Google says it’s deleting data on US users who visit abortion clinics

Google says it's deleting data on US users who visit abortion clinics

Google automatically deletes information about users who visit abortion clinics or other places that could cause legal problems

The company behind the Internet’s dominant search engine and the Android software that powers most of the world’s smartphones outlined new privacy protections in a blog post on Friday.

In addition to automatically removing visits to abortion clinics, Google also lists counseling centers, fertility centers, addiction treatment centers, weight loss clinics, and plastic surgery clinics. They will be deleted from users’ location records. Users always have the ability to change their location records themselves, but Google will make this extra secure for them.

“We are committed to providing strong privacy protections for the people who use our products, and we will continue to look for new ways to strengthen and improve those protections,” Google senior vice president Jane Fitzpatrick wrote in a blog post.

A Google spokesperson did not immediately respond to questions from Reuters about how the company determines such visits or whether all relevant data is erased from its servers.

ATT | An abortion provider responds to this conclusion:

This Abortion Provider Says “Half of America Turns to Abortion Wasteland”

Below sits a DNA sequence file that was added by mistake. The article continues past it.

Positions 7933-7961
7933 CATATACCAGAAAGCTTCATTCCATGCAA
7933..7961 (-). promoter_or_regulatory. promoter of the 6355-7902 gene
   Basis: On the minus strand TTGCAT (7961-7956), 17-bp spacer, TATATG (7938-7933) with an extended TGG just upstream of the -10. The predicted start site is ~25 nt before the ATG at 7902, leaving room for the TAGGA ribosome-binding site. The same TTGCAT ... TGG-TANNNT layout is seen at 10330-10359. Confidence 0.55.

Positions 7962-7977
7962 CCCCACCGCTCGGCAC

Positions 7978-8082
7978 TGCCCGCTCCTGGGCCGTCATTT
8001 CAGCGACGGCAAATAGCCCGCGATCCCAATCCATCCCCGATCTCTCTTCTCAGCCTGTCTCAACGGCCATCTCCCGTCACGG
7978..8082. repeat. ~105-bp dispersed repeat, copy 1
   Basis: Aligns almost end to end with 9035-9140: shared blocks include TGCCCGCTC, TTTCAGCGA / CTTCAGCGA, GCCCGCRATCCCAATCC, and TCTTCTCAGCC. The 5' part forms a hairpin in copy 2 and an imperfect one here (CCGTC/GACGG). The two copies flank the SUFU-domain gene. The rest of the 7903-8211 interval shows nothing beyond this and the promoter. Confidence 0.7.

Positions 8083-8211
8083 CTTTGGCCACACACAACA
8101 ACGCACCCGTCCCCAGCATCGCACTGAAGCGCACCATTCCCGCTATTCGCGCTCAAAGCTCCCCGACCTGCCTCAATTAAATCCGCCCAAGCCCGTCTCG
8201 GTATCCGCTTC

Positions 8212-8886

Renee Chilian is an American abortion provider and founder of Planned Parenthood Centers Northland.

The company’s commitment comes amid increasing pressure on Google and other big tech companies to protect the collection of sensitive personal information by government officials and law enforcement agencies and other third parties through their digital services and products.

Abortion advocate Eleanor Wells, 34, wipes away tears during a protest in Los Angeles on June 24, 2022. The Supreme Court ended nearly 50 years of constitutional abortion protections. Wade. (JC Hong/Associated Press)

Calls for stricter privacy restrictions were fueled by the recent US Supreme Court ruling in Roe v. Wade of 1973 guaranteed constitutional protections for abortion. The revision would outlaw abortion in more than a dozen states, raising fears that people’s location records, texts, searches and emails could be used in lawsuits for abortion procedures.

Like other tech companies, Google receives thousands of government requests for digital user records each year as part of its misconduct investigations. Google says it opposes search warrants and other requests that appear too general or frivolous.

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About the Author: Cory Weinberg

"Alcohol evangelist. Devoted twitter guru. Lifelong coffee expert. Music nerd."

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